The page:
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We’ve all gone through some sort of breakup. Whether it’s a romantic relationship or a job, it’s not always easy to say goodbye. But what if you’re trying to dump a company that won’t leave you alone?

Have you ever tried to cancel cable or get your number off a solicitor’s phone list? This can be a frustrating experience for a customer. But it doesn’t have to be when it comes to email marketing.

The best brands understand that customers come and go and while it might seem counterintuitive, making it easy for people to say goodbye is good for your business. These companies make it easy for customers to unsubscribe from emails or be removed from contact lists.

And you can easily do the same thing.

Not convinced that letting people go is good for business? Keep reading and we’ll convince you.

Email unsubscribes aren’t necessarily a bad thing

On the surface, you might think unsubscribes are negative. After all, this obviously means they don’t find any value in your email messages, right?

Well, that’s not necessarily true.

Customers unsubscribe from emails for a variety of reasons. You could be sending too many messages or have an unknown issue with formatting. On the other hand, some of your readers may have inadvertently signed up to receive your emails and are no longer interested.

Regardless of the reason, it’s actually better for your email marketing if these people aren’t on your email subscriber list.

The majority of people who unsubscribe from your list are likely unengaged contacts anyway. This means they’re probably dragging down your email performance because they aren’t opening or clicking on your messages. If these people voluntarily opt out from receiving your emails, it should give your key email metrics a boost.

That doesn’t mean you want a mass exodus of customers from your contact lists. If your email unsubscribe rate is hovering around 2% for an average email, then you’re in good shape. However, don’t be alarmed if that rate is higher for new contacts or lists. New subscribers may change their minds after subscribing.

Follow these unsubscribe best practices

Taking care of customers is important, even when they unsubscribe from your email list. They may opt out of your email list, but that doesn’t mean they don’t want to be your customer. If you treat them poorly during the unsubscribe process, you might lose them forever.

Here are seven unsubscribe best practices you should follow to make the process seamless for your customers, all while building your sending reputation.

1. Make unsubscribing easy

Your emails should already include an option to allow customers to unsubscribe. Not only is it a basic part of unsubscribe best practices, but it’s required by law under the CAN-SPAM Act.

Most brands will include their unsubscribe information in the footer of the email. But if you want to make the process clear and easy for your customers, you should also include a link in the email header. Gmail will automatically put an unsubscribe option in the header of your emails, so you might as well add it into your email header anyway.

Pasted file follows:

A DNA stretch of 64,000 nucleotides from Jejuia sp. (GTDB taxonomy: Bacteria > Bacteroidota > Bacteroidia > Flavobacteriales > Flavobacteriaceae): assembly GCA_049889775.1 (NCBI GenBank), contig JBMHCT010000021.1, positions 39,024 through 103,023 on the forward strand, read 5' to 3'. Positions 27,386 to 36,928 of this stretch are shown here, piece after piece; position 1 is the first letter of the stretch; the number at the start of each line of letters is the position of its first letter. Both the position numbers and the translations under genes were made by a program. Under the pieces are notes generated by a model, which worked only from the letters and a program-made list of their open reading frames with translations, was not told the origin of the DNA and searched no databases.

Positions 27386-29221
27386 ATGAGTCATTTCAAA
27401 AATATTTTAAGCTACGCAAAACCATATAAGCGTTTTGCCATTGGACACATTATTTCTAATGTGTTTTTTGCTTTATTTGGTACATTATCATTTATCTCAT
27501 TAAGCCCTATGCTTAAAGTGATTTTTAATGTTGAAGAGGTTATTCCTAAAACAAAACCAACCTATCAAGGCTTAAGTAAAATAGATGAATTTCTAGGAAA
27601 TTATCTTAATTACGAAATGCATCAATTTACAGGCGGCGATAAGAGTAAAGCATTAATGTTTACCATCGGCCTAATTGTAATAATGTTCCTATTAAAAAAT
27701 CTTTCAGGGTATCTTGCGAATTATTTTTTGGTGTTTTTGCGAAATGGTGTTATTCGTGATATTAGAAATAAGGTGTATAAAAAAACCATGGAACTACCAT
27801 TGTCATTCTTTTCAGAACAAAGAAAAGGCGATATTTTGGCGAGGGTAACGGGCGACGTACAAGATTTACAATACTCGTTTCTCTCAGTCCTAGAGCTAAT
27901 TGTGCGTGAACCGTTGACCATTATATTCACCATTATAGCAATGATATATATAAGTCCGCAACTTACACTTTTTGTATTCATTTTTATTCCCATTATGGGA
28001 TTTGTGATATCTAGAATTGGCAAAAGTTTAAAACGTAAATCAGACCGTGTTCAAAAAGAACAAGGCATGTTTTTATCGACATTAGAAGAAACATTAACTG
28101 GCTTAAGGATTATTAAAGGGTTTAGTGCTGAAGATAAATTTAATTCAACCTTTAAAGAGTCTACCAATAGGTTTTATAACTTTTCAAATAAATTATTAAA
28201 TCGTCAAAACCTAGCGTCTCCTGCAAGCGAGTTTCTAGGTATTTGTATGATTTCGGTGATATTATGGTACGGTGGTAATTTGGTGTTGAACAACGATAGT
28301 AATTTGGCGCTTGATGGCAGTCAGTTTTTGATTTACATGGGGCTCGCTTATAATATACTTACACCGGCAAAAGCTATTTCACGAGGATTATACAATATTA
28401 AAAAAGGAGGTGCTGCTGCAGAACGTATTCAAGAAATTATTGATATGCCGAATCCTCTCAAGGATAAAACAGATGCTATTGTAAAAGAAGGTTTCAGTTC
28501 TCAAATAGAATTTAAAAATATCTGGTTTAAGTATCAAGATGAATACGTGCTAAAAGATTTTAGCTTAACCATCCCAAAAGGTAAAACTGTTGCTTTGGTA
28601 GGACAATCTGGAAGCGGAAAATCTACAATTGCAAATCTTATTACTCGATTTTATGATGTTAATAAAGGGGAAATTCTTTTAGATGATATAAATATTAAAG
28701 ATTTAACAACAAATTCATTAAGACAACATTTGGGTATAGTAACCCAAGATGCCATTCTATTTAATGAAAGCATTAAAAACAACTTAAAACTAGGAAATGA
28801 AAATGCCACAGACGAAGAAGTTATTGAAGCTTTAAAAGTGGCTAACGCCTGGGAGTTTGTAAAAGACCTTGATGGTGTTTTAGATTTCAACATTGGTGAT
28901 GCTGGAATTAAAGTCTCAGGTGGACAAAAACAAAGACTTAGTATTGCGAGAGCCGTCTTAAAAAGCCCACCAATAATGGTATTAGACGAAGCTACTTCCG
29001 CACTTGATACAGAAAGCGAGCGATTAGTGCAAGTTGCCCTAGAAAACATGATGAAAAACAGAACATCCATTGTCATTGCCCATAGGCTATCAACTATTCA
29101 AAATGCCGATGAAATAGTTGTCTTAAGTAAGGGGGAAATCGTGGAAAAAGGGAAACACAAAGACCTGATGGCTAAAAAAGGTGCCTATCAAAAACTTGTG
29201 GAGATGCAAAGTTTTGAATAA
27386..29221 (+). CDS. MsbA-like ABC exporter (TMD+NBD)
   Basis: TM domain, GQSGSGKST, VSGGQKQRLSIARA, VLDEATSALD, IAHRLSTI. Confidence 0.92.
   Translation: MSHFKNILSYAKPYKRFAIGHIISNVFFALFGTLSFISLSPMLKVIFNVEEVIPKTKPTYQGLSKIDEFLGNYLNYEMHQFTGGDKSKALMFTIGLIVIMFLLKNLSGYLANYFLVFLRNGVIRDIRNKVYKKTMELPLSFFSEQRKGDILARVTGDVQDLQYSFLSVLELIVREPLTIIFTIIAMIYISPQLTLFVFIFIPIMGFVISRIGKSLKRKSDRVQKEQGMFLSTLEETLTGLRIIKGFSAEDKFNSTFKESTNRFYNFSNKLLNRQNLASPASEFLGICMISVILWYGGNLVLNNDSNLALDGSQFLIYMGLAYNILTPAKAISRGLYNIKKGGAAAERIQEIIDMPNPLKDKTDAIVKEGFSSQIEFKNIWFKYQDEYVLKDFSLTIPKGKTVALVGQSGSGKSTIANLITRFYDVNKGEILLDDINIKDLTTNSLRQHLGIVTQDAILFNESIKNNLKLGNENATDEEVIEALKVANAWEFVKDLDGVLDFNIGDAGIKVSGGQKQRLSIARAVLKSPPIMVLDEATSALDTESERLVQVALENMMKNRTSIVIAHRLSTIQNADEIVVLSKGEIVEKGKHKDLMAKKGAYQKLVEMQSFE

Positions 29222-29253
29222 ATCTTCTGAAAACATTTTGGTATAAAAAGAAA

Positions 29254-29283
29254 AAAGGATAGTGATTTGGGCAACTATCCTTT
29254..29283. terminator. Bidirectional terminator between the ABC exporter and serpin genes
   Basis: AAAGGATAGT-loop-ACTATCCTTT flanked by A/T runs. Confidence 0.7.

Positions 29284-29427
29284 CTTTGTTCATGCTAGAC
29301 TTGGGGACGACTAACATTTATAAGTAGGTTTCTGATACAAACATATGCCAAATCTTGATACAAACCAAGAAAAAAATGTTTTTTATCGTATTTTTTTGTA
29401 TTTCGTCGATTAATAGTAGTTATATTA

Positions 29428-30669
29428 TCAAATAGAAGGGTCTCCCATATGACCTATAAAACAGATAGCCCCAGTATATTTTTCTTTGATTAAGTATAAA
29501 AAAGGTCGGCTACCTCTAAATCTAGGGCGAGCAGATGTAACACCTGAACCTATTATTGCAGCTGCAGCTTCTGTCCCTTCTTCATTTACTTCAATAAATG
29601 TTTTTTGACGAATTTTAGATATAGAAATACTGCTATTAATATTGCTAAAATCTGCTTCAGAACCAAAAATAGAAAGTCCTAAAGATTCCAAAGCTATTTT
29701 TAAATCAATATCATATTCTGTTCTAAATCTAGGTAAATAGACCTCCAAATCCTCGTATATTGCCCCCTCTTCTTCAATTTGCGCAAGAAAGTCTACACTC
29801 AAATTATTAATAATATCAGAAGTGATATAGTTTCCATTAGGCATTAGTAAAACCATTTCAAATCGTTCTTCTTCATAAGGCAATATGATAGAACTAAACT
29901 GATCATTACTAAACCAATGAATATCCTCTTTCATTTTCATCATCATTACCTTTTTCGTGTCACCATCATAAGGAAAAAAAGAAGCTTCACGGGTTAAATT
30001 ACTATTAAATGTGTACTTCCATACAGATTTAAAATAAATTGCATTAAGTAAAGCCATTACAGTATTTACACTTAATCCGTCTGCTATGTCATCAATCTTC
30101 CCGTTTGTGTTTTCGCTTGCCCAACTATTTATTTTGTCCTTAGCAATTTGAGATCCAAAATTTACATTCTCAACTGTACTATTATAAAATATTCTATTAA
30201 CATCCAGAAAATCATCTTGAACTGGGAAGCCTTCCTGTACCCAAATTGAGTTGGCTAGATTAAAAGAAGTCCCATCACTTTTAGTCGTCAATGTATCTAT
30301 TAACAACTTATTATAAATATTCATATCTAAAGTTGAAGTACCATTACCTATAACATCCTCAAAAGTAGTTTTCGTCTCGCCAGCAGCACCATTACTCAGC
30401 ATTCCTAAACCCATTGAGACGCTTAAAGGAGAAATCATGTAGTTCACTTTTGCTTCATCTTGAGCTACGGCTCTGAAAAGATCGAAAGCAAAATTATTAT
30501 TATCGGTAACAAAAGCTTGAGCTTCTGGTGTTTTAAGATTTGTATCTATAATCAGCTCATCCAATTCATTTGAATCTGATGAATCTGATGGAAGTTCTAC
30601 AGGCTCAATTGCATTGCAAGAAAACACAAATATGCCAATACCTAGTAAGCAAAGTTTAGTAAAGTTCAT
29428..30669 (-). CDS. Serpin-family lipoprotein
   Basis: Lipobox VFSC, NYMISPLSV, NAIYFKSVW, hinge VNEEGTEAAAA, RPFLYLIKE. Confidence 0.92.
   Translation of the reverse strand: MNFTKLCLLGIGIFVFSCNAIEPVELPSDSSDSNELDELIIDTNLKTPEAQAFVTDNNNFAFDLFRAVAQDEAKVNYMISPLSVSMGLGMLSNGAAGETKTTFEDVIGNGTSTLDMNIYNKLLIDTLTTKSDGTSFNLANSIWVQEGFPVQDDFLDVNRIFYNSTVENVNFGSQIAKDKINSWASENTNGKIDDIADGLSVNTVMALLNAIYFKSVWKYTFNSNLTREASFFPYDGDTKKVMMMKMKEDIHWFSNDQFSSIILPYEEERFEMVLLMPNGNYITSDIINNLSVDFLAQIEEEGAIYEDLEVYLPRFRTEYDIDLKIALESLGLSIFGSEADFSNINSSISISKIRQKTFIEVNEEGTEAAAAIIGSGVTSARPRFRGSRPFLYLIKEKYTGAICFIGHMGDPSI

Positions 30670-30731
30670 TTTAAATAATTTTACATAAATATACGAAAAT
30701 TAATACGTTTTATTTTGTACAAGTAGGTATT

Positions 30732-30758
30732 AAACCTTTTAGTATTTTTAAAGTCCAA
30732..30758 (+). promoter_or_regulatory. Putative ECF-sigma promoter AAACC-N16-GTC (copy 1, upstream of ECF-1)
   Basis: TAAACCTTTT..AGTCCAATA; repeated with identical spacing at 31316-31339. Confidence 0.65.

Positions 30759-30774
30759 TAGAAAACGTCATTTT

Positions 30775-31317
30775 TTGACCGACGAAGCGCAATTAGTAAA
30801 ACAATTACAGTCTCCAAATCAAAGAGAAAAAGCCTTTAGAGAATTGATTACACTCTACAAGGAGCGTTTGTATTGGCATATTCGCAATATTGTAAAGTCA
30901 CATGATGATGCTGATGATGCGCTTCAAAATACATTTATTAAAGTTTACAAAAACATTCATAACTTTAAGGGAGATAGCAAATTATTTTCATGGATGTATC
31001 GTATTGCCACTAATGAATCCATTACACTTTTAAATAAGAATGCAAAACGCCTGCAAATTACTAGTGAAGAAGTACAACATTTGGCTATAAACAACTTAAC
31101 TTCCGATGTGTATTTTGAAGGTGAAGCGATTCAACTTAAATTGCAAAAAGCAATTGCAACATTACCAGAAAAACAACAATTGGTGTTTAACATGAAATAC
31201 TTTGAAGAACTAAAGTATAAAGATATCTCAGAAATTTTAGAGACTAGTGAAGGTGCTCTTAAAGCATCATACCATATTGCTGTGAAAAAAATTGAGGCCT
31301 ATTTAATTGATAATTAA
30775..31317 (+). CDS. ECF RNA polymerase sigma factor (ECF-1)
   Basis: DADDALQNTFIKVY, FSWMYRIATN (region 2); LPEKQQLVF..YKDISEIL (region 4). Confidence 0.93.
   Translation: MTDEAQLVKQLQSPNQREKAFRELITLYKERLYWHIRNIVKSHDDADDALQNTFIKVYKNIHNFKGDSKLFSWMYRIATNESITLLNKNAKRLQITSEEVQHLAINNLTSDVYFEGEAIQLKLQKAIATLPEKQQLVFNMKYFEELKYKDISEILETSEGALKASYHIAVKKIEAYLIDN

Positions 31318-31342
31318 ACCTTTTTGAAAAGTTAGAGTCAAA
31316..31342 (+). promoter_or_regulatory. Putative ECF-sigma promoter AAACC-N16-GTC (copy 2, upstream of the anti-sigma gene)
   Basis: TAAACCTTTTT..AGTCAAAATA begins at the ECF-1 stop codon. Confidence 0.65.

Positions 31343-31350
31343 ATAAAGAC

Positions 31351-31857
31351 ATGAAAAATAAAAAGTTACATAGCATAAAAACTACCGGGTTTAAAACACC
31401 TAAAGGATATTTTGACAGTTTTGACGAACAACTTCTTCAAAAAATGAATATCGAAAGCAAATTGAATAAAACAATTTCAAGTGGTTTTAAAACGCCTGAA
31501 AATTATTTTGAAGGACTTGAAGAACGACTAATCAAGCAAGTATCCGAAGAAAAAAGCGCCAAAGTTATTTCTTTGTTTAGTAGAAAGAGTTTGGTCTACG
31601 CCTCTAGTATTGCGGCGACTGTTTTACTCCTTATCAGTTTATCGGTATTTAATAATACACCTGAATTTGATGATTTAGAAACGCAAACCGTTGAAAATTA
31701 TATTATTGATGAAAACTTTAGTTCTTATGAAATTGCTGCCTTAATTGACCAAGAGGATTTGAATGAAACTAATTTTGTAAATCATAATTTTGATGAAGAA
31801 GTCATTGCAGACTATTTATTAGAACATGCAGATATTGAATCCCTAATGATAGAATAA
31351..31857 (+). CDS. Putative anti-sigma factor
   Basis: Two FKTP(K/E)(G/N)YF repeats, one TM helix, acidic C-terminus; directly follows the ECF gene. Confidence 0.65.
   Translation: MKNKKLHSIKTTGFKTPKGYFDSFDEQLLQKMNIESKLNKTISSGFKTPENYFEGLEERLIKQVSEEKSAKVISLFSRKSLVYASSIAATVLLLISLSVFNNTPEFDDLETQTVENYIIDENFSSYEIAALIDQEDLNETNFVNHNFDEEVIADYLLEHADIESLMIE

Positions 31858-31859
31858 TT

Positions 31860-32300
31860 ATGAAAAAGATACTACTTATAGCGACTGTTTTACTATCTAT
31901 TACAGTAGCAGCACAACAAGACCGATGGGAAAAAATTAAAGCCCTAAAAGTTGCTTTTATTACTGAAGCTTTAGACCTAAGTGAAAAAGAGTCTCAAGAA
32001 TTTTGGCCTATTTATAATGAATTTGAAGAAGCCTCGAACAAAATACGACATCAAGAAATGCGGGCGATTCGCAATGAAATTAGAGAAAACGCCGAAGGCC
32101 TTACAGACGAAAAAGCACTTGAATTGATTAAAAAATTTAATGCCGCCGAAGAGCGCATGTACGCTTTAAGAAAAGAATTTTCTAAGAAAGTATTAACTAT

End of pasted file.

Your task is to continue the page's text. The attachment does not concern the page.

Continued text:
This will prove your brand’s authenticity, showing customers you care.

This email from TeeChip includes a small and simple unsubscribe option in the email header.

Image Source: TeeChip

This email from TeeChip includes a small and simple unsubscribe option in the email header. And bonus points go to this company for their footer. This section includes information on why and how the customer ended up on the email list.

2. Offer to update their email preferences

There’s a chance your contacts don’t want to cut off communication with you completely. Some customers want emails infrequently, or they only want emails about certain topics.

In addition to an unsubscribe option, you should include a link to an email preference page directly inside your messages. Here, your customers can select the frequency at which they’ll receive emails, as well as topics they want to read about. For instance, your customer might not want to receive marketing messages, but maybe they’re still interested in company news.

In this instance, your subscriber could outline that preference using an email preference page.

This page can also provide an opportunity to unsubscribe. Your email preferences and unsubscribe links should remain live. Don’t build pages that will expire a few days after the email is sent.

3. Ask contacts why they unsubscribed

Unsubscribes can contribute to quality list health, but don’t be afraid to ask subscribers why they chose to stop receiving emails. Just keep your question short and sweet. A single multiple choice question is a perfect example.

Unsubscribes can contribute to quality list health, but don’t be afraid to ask subscribers why they chose to stop receiving emails.

If you’re going to use this tactic, follow unsubscribe email best practices, making the survey question optional. Collecting this data is valuable because you can improve your marketing efforts based on the trends you see.